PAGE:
"In 1988 Delaval then exhibited his fish at a show in LeMann, France. Although his fish were again overlooked in the judging, at least one fellow breeder was thunderstruck by what Delaval had been able to accomplish: Rajiv Masillamoni. Masillamoni had a habit of carrying with him at all times a photograph of Mr. G, which he showed to everyone at every betta event he was able to attend, enthusing about the perfection of the form and asking where he might acquire a fish of it's caliber. Needless to say, when he first laid eyes on Delaval's entries, which were even better in spread and symmetry than what he had dared to dream, the photo of Mr. G slipped forgotten from his fingertips. He immediately began drilling Delaval about his fish, and was able to purchase two of the three 180 degree caudal males that Delaval had brought with him to the show, as well as five other males and two females from the same line. Masillamoni spirited his treasures back home to Switzerland, where he began breeding them with a passion. To his shock and horror he came to realize that every one of the seven males he had purchased from Delaval were unable to spawn properly.Although they would build a nest and court the female, they didn't seem able to perform the embrace and sire offspring. This didn't seem to be a fault of the form so much as a result of too much inbreeding, confirmed when Masillamoni consulted two other breeders who had acquired stock from Delaval -- Laurent Chenot and Marc Maurin -- who reported similar failures. Reduced to relying on the females alone, Masillamoni crossed them against pet store bettas, producing fish which were nowhere close to the quality of the original Delaval stock in either form or symmetry. When a stroke of bad luck killed one of the females, it seemed the entire venture would be doomed. However, Fortune was with Masillamoni and his project, and he was soon introduced to an American IBC member who happened to be visiting Switzerland and was able to give him a melano doubletail male from the Parris Jones line. Masillamoni bred the male to his one remaining Delaval female, and was rewarded with one fish that stood out from the rest. The fish was given the number 'R39', and was a green male with a perfect 180 degree caudal fin."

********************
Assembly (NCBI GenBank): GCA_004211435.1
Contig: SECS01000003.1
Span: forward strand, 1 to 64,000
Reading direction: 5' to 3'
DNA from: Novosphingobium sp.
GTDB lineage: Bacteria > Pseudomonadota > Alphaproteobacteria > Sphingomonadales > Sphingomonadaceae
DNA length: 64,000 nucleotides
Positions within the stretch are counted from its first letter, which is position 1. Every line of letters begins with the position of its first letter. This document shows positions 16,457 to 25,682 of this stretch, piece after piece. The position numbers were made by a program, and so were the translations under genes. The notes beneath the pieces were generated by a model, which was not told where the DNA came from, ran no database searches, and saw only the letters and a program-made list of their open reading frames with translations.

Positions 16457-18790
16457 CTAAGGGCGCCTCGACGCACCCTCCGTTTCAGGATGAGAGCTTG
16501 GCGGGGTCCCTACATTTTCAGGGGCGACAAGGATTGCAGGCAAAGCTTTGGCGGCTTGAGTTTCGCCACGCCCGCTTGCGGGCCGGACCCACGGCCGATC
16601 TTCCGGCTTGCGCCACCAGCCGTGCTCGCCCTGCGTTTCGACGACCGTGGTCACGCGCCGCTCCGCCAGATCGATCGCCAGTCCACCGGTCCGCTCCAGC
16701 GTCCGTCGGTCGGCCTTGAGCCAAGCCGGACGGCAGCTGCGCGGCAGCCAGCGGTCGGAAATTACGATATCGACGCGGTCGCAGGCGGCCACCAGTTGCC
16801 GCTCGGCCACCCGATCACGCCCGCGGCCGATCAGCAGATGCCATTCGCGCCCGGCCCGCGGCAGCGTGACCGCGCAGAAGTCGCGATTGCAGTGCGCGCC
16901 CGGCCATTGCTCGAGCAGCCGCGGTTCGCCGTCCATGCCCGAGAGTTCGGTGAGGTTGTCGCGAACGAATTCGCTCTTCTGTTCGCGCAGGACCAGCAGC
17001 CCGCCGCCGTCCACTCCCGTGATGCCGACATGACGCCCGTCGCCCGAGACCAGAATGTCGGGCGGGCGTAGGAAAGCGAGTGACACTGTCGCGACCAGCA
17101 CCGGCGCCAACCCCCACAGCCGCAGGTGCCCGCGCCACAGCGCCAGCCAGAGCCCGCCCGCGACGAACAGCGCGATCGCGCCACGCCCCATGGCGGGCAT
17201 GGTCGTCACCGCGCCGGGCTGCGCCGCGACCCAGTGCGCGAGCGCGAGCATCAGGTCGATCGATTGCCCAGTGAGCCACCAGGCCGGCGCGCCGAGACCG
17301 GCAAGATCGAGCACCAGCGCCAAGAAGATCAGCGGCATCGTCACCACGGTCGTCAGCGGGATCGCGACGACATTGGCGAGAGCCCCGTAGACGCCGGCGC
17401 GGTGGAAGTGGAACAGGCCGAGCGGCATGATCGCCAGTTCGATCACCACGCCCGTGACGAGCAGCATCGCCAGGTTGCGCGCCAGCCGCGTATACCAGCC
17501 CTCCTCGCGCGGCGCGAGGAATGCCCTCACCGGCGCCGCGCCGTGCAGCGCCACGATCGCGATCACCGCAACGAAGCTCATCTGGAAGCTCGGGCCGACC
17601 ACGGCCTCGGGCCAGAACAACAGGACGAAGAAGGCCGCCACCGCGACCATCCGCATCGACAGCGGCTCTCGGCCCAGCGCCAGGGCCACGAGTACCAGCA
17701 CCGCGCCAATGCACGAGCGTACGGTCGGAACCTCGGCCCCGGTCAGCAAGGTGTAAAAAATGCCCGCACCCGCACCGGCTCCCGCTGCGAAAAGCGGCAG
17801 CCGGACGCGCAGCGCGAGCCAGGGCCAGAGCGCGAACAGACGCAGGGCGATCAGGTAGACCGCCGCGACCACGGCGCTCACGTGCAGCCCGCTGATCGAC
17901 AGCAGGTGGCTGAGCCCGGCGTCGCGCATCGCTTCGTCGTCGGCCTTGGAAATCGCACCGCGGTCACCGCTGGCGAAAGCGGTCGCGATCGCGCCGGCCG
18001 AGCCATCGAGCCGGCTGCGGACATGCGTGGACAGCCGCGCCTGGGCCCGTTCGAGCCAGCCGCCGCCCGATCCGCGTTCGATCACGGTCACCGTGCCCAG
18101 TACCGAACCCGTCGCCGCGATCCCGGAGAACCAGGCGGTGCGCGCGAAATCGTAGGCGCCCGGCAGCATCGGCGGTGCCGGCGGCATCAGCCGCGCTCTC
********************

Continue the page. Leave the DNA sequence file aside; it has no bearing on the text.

Desperate to continue the line, Masillamoni bred the fish with every female in his possession, and then teamed up with Laurent Chenot and breeder Jean Luc Corso, who bred him to their females as well. The offspring of these crosses formed the very foundation of the first true Halfmoon breeding line, and it can be reasonably stated that all Halfmoon fish today are descendants of this one male -- R39."